The session was really wonderful—the 25 students were engaged, many of the students sharing their ideas and questions easily. When they split into pairs, the room became bubbled with conversation for the first 15 minutes and quiet as they each settled into drawing. 

As they shared their thoughts and feelings about the entire experience, I heard that they had integrated the themes we discussed into their work: who am I writing this for, what will I share, how do I want to be remembered, what were the highlights of my life, what challenges did I work through and how did they shape me, who have I been close with, how did I live my values, and more.

I loved the experience and plan to offer it more… it’s akin to creating your visual life story or a life review. I’ve also created a visual lineage chart—important people in my life and experiences I have had. It’s another piece that I cherish.

Are you interested in learning more? I’d love to share my ideas about sharing our memories.

If you’re curious about the hand-drawn visuals I create in support of people planning for the end of their lives (often these are folks in their 50’s and 60’s), I hope you will join the TEDxSantaBarbara Salon on August 23rd. Learn more here, and please reach out to me with your questions!

When the path is clear to me, the project gets done

I’ve been musing about several projects… Why is one at completion, another a bit of stop and go, and a third feeling both exciting and daunting?

What’s your style of working?

Do you live the adage, “How you do one thing is how you do everything?”

Is your style of work the same across the variables of

  • size of project
  • timeline
  • complexity
  • need for research
  • collaboration
  • perhaps, final approval? 

While I can make generalizations about how I work, I chafe at the literal meaning of the saying.

As I complete a project today that I started in September, I am making time to reflect… as it’s my intention to teach folks how to do what I have done. I want to be able to support them through the peaks and valleys of the process and so I am taking a magnifying glass to my journey. I think it’s also helpful to me to stand back and look at how I do what I do—there are lessons in it for me.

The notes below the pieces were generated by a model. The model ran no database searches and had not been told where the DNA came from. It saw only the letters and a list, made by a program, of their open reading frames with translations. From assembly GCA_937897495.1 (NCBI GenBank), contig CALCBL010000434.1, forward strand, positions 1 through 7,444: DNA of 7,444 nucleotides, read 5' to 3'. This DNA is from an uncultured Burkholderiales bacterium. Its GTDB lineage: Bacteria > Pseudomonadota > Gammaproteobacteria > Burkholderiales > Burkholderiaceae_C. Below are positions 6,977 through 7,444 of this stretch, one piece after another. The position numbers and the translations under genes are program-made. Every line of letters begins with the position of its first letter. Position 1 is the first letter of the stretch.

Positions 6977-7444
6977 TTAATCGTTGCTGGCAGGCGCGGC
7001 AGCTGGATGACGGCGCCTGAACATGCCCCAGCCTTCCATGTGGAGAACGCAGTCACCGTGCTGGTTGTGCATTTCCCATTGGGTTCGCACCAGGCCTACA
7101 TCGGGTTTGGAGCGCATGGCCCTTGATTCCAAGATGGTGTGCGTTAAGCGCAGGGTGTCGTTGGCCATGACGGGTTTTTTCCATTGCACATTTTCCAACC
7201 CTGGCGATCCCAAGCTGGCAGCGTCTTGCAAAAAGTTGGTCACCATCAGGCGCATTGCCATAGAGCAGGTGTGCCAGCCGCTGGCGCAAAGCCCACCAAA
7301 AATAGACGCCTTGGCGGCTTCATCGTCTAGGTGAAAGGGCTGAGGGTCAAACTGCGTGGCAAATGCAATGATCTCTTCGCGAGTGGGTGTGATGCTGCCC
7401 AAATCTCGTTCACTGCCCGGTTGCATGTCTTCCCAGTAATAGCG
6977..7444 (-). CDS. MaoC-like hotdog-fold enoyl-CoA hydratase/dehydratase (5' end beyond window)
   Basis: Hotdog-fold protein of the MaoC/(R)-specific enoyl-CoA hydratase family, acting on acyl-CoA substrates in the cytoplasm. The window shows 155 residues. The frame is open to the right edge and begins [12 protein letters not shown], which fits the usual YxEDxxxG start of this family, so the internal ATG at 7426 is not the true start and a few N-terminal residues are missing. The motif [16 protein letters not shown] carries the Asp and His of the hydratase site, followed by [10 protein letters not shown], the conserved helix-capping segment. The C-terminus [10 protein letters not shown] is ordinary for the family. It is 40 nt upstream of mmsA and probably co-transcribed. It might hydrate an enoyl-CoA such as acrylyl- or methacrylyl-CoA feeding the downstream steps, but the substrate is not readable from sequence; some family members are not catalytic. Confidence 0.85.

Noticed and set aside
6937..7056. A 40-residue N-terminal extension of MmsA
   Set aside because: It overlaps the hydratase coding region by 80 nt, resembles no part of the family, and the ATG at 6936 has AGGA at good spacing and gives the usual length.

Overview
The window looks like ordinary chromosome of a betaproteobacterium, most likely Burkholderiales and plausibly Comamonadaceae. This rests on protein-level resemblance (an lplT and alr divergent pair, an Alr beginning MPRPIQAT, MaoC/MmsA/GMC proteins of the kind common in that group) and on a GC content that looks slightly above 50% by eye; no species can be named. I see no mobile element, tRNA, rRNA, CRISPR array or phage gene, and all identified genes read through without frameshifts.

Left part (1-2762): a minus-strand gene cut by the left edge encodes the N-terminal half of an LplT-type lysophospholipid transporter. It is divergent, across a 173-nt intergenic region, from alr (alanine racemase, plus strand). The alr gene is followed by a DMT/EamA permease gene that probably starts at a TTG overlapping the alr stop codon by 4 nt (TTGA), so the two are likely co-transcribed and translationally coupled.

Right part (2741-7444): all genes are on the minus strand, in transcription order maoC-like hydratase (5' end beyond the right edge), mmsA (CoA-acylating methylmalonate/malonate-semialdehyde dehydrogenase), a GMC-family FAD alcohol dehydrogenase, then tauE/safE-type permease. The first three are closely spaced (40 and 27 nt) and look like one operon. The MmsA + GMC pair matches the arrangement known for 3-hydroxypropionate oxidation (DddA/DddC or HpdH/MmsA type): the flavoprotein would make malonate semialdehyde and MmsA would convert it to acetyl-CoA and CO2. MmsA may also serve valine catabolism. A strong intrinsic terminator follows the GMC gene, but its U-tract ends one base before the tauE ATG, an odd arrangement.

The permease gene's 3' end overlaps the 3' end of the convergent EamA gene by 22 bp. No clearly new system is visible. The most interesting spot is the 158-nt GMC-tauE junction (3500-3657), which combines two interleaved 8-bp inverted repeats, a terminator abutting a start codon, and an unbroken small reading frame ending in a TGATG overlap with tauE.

When I realized how many photos I had taken of the process (who doesn’t love a photo essay?) I decided to quickly make an annotated visual timeline —such fun taking this walk down memory lane!

How do you review and reflect on your projects—appreciating and celebrating what worked well and learning for the future about what might be done differently?

Honestly, I don’t always take enough time for such reflection… Note to self, build in the time!

For my other projects, I’ve discovered…

My fifty stories/sketches about experiences with patients… I have 50+ more about my reflections

The one-page visual I am creating around how chaplains work in a hospital grew out of a need I saw in (you guessed it) my chaplaincy work… In my effort to address the need, I decided to create a useful resource for patients in hospitals (and their family members). As it turns out, this is just a bit complicated to achieve in a visual storytelling style, on one page—there’s a lot I want to say! So this project is a bit of “stop and go” as I navigate my thoughts about how to share information in a fun, accessible, visually appealing style. As time marches on, (and I do love a deadline), it will be done in just over a week so that I can put it aside, review it again in 10 days or so, make any minor revisions needed, and enjoy sharing it at the Graphic Medicine conference.

Here for Good, my graphic memoir project feels a bit like reaching through the fog at times. since I started the actual work of writing and drawing. I have never told a story this big or this long nor am I very familiar with the genre. I have lots to learn and do and sometimes I am uncertain as to my path:

  • What do I do first?
  • Which tasks can be done simultaneously? 
  • Which books will support my process? 
  • How might a mentoring group work for me? *SAW—Sequential Artists Workshop
  • Shall I seek an accountability buddy?

As you muse about my stories, what have you realized about your way of working and playing with projects?

I’d love to hear how your style or styles of work both enhance your experiences and also get in the way—there’s always something to be learned!